The Mounted Shooters of America will once again turn the Payson Event Center into a scene out of the Old West.
It all happens July 1 and 2 when MSA members from around the state gather to compete in mounted shootouts reminiscent of 1800s gunfights and Tom Mix movies.
According to MSA President T.C. Thorstenson, mounted shooting is the fastest growing equestrian sport in America, attracting participants from all walks of life.
In the competition, which begins both days at 10 a.m., entrants must ride their horses through a predetermined course firing two revolvers, one at a time, at a series of colored balloon targets.
As quickly as the balloons burst, Payson teens -- hired by Thorstenson -- race into the arena to replace them.
The shoot winners are the riders who can negotiate the course in the fastest possible elapsed time without incurring penalties.
The riders do not know which of the 16 possible courses they will be required to ride prior to the event. The courses sport a variety of names such as Big Dice, Run-N-Gun, The Fish and Double Barrel-Double Gate.
In the Double Barrel-Double Gate, riders enter the arena and must ride through a gate, shoot a blue balloon then ride through a second gate and shoot another blue balloon. After rounding a barrel, the competitor is required to shoot five red balloons in succession before ending at the original start line.
Participants compete in go-arounds much like tie-down ropers do in professional rodeo. At the Payson competition, each rider will have three "go's" and there will be a single elimination extreme shoot-out at the conclusion of each day's events, Thorstenson said.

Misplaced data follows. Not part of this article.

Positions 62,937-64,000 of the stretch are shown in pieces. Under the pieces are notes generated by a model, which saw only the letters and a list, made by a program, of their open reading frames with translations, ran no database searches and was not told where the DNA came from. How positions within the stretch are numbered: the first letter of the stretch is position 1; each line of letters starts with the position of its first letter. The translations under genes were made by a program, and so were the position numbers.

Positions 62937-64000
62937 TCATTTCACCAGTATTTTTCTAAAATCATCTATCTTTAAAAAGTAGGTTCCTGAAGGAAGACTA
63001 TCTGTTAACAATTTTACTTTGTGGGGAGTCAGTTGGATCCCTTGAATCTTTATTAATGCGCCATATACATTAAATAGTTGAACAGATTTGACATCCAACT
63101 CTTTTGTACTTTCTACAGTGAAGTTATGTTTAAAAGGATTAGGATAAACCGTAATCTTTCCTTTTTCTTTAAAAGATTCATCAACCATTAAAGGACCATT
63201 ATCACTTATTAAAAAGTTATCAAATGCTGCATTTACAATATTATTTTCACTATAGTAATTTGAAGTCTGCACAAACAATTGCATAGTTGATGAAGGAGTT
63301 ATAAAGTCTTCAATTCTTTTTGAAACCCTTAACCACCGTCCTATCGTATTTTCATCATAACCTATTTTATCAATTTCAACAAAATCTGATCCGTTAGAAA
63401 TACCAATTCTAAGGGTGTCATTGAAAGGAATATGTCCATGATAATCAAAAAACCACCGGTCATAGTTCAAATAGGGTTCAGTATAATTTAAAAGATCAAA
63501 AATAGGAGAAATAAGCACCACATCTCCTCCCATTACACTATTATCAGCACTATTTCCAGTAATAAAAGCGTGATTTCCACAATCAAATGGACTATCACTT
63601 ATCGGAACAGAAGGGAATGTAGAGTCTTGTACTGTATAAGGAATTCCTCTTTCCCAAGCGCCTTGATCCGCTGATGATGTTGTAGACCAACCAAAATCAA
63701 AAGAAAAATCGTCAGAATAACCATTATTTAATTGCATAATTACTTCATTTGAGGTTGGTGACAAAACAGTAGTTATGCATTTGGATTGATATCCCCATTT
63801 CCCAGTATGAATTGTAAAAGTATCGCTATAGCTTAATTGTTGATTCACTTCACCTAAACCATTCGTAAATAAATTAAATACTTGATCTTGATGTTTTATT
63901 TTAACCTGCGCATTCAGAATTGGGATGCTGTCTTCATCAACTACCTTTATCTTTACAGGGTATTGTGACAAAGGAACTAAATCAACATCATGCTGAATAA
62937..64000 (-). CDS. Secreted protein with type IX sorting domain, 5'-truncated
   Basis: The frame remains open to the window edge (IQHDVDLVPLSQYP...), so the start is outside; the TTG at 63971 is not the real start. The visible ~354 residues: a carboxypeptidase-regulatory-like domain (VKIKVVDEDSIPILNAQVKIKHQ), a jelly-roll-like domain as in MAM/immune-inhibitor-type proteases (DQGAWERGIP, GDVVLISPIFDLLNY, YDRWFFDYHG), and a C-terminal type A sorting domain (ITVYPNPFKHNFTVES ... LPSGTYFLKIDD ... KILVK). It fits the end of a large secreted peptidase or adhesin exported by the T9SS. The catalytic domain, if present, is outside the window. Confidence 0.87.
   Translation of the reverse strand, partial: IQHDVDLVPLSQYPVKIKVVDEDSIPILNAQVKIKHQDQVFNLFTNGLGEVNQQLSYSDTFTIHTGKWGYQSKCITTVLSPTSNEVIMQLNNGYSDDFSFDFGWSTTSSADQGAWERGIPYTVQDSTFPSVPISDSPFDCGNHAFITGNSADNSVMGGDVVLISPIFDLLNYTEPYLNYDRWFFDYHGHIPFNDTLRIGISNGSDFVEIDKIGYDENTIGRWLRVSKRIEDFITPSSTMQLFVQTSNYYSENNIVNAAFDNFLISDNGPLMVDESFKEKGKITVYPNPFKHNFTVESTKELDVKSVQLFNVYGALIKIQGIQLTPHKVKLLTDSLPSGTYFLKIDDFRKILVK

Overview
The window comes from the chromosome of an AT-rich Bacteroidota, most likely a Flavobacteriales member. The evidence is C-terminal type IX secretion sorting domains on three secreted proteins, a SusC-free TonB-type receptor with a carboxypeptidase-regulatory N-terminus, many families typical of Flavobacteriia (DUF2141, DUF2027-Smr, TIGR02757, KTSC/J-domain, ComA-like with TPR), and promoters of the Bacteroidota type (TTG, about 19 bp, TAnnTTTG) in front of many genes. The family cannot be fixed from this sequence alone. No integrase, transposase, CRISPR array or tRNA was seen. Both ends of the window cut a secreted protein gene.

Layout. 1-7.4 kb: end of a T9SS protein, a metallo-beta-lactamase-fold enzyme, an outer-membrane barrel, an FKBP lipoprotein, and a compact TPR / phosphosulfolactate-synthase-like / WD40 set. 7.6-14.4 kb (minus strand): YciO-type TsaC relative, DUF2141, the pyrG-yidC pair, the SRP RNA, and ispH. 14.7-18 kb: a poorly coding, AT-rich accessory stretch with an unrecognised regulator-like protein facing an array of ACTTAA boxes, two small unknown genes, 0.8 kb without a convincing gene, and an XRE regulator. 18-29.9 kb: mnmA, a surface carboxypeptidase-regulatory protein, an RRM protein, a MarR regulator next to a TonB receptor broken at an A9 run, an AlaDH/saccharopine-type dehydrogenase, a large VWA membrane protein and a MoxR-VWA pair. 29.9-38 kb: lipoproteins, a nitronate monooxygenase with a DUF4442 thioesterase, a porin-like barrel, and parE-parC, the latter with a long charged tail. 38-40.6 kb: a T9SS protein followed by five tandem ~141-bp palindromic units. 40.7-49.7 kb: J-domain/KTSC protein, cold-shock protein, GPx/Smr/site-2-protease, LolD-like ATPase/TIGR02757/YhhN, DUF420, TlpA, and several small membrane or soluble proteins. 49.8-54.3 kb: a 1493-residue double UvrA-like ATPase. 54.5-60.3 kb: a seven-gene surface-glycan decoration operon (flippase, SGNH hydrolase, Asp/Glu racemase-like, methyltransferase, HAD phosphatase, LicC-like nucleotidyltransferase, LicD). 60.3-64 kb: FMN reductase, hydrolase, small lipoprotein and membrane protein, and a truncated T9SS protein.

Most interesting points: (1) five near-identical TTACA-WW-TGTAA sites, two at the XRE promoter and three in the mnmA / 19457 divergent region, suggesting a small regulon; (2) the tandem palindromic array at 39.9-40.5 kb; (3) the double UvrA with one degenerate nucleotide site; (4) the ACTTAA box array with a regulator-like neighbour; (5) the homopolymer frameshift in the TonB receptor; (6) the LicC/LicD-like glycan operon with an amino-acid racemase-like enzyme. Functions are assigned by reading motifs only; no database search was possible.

Judges assess penalties for missed targets, failure to follow the course, knocked over barrels and lost hats. MSA rules require participants to dress in the spirit of the Old West by wearing Western-style shirts, boots, hats and pistol holsters.
The mock revolvers -- each rider carries two -- must be replicas of pistols manufactured prior to 1898. Most are single-action Colts, Ruger Vaqueros or Smith & Wesson Schofields. The guns do not fire real bullets but bursts of gunpowder from the barrels that pop the balloons.
Riders compete for prize money in one of five pro classes based on their skills, past experiences and successes.
Each day of the competition, a Wild West show will be held at 3 p.m. Among those appearing will be Great Harvey Wallbanger, a performing buffalo, as well as cowboy specialty acts, Trick Rider and GunSpinner.
A $5 gate fee will be given to a local charity, Thorstenson said.
For more information call (480) 471-7422.